Gap analysis for forest productivity research

NCASI and the U.S. Forest Service Southern Research Station have completed a project titled Gap Analysis for Forest Productivity Research Investments. Project results have been published in a special issue of the Journal of Forestry (Vol. 108, No. 4; June 2010). Dr. Eric Vance of NCASI served as project leader. The following material was abstracted from the project summary.

The US forest sector is in the midst of an era of transition and opportunity. Expectations that forests are managed to sustain wildlife, water, soil, and other environmental values are increasing as are certification systems and state and national initiatives designed to insure those expectations are met. For landowners who expect a return on their forestry investment, a host of socioeconomic factors and competition from Asia and Latin America have created uncertainties in markets for conventional forest products and potential new ones for energy and biomaterials. Productive forests that generate fiber for a variety of markets are needed to capture emerging opportunities and provide incentives against converting forests to less environmentally beneficial uses. This can only be accomplished through forest technologies and management regimes firmly grounded in research; however, the infrastructure to support these advances has weakened because of reduced funding directed toward productivity objectives and declining industry capabilities. This convergence of factors requires that research gaps be identified to insure that limited research funds are efficiently allocated to address the highest priority questions.

Uses and Desirable Properties of Wood in the 21st Century” (by T. Wegner, K.E. Skog, P.J. Ince, and C.J. Michler) explores requirements for traditional and emerging wood markets and technologies ranging from building materials to new energy sources, chemical feedstocks, and nanotechnology. Although the U.S. remains the world’s largest producer and consumer of forest products, global competition is impacting the balance of domestic production and consumption of conventional products such as paper, plywood, and lumber. These and other conventional uses are projected to expand and continue as the largest U.S. wood markets for the foreseeable future, even as emerging markets for bioenergy and biomaterials increase. Examples of generally desirable wood properties include high uniformity, specific gravity and cellulose content, and low moisture. Properties required for some uses are more specific, such as low recalcitrant cellulose and high six-carbon sugar content for some biofuels and chemical feedstocks. By contrast, even needles and bark are acceptable feedstocks for thermochemical conversion to syngas and liquid fuels, which has less stringent requirements. Uncertainties in the direction and rate of socioeconomic and technological drivers of wood markets will require the flexibility to adapt, making an adequate research base all the more essential. Research gaps identified for wood uses and qualities include: (1) increase uniformity of wood properties from faster growing trees; (2) improve properties required for specific product categories; (3) develop products that are multifunctional and durable yet can still be recycled and reused; and (4) reduce energy consumption and emissions associated with product manufacturing.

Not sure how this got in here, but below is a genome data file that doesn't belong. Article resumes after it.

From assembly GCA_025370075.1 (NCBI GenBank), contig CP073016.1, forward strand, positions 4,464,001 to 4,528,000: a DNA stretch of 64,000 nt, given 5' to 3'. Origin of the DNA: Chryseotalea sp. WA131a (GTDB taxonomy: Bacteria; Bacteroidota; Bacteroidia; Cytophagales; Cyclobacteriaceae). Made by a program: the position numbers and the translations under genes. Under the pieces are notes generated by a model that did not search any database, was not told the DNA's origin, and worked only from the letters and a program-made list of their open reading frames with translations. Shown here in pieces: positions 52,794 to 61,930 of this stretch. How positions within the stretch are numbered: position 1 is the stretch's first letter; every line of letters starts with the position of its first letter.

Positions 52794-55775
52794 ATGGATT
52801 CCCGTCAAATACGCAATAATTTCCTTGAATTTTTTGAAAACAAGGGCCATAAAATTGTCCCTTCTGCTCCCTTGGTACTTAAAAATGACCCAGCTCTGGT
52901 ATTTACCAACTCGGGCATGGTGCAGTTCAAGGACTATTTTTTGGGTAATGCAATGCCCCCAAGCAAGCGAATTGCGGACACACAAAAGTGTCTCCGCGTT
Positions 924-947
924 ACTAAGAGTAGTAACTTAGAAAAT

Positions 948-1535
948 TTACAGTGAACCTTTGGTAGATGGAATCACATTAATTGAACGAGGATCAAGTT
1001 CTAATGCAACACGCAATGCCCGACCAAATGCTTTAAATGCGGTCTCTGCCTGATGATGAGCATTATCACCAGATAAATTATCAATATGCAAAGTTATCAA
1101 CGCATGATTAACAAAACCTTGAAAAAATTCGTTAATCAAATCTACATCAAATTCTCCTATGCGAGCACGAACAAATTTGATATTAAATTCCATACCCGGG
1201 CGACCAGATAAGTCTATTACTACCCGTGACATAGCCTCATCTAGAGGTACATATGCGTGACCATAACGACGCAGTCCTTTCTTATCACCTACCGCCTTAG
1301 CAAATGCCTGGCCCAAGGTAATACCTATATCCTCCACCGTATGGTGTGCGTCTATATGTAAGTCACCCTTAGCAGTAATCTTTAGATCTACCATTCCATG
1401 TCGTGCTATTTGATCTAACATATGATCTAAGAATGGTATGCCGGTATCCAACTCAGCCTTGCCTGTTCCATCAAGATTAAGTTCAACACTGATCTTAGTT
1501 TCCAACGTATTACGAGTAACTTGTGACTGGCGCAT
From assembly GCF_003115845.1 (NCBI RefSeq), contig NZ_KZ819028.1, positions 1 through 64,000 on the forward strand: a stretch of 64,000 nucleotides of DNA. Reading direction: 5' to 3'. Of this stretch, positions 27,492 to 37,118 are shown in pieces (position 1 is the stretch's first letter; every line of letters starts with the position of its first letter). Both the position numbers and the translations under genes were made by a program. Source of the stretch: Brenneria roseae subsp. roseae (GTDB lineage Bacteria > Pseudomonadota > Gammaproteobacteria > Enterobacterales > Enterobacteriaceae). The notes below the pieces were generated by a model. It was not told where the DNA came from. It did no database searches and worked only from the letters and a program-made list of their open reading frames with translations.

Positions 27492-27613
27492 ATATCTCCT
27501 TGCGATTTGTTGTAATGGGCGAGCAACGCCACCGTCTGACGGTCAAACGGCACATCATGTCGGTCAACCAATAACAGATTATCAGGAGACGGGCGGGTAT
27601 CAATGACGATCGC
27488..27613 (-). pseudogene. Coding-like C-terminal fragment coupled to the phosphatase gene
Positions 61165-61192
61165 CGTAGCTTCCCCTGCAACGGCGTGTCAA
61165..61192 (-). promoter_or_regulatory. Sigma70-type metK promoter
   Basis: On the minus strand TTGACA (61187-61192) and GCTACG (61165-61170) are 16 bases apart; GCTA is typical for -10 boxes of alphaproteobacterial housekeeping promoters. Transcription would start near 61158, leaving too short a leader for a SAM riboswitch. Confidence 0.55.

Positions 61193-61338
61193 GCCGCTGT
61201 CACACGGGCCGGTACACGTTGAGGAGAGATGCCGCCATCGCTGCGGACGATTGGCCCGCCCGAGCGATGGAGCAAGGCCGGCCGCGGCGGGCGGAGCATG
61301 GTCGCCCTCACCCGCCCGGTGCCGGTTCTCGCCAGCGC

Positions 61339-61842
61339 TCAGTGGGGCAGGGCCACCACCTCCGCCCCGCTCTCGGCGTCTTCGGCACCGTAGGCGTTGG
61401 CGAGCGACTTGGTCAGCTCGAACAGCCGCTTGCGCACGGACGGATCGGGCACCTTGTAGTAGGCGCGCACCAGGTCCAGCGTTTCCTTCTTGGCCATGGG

“Enhancing Forest Value Productivity through Fiber Quality” (by D. Briggs) focuses on quality defined as suitability for specific uses. Enhancing quality requires an understanding of physical, mechanical, and chemical properties of wood linked to key product characteristics. Desirable properties vary with scales that range from meters (e.g., knots, juvenile wood) to nanometers (e.g., fibers, chemical structures). As forest products become more diverse and specialized, technologies to measure and monitor fiber quality become more important. Critical gaps related to fiber quality research include: (1) improve understanding of relationships between wood properties at different scales and product performance; (2) determine effects of physiological processes, genetics, silviculture and environmental conditions on fiber quality; (3) incorporate fiber quality into models to enhance forest investments, management, and marketing; (4) improve robustness and affordability of field-based wood quality measurement technologies; and (5) improve scientific infrastructure to address these gaps.